Patrick Donnell from Phoenix, Arizona said, “This museum celebrates human progress. You know history books talk about expansion and how the pioneers traveled on land, but we pushed that theory of expansion to space.”

People from all over the world come to the museum. Michael Klemp from Chicago said, “I was here 50 years ago as a kid in the old building. Now I’m here again for a trade show and I knew I wasn’t going to miss it. I just texted a picture of all this to my grandson. A place like this is truly something that lives on for people.” The museum holds value for people of all ages, offering an educational experience for everyone.

The preservation of history holds great significance to many, as the continuation of American progress is solidified through the exhibitions. Museum Specialist Patrick says, “Everyday I come to work, I know that I am working to educate the people who come here, furthering the notions that America has worked infinitely hard to achieve this kind of development.”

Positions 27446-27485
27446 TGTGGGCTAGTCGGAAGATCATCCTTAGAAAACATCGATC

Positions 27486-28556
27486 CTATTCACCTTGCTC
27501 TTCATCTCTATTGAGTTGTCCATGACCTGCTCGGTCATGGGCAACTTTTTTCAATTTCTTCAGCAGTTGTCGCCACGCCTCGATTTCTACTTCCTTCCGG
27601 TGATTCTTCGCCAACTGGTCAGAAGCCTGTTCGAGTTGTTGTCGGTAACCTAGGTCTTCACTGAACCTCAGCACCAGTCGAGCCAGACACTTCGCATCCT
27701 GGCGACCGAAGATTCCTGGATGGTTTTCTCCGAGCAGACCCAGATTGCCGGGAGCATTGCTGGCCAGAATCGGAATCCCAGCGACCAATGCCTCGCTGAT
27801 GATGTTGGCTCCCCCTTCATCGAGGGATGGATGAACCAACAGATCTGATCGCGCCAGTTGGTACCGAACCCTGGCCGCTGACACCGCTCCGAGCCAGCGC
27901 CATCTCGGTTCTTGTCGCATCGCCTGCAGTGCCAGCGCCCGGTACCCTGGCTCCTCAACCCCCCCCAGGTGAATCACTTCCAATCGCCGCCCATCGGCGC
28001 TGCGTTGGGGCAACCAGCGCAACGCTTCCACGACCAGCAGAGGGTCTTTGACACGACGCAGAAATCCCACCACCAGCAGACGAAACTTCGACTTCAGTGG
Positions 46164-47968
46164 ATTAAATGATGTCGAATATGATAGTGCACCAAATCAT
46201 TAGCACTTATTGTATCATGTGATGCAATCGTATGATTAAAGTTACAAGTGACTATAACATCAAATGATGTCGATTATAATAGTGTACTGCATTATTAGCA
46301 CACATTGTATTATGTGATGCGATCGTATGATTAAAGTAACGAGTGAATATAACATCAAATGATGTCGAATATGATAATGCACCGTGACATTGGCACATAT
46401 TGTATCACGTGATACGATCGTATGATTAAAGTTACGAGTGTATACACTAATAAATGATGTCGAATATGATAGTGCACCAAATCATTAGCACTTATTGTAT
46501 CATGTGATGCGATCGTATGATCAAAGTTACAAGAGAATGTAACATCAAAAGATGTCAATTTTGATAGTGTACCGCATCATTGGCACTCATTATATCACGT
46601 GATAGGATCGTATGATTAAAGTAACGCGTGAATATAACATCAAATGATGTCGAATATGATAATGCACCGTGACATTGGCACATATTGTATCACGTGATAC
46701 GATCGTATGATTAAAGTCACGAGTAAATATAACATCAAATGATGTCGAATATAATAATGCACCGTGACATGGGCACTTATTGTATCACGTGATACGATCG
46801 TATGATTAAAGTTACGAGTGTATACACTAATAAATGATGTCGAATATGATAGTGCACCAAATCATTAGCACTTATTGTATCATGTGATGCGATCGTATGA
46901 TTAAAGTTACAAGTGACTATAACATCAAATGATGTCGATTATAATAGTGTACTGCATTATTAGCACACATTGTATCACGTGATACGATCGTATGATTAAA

The museum strives to further the knowledge of the exploration, discovery, and expansion of American space achievement. “The fact that this is wholly dedicated to taking a piece out of history is amazing. We love all of it. It is hard to comprehend the advances in technology and the bravery that people had to actually try to make these changes”, said Petty and Bob Allen from Laguna Beach, California.  

The appeal of the museum for many is viewing development of technology. Eddie from Germany said, “I came just to see what’s going on in the world. The changes through the ages are fascinating.”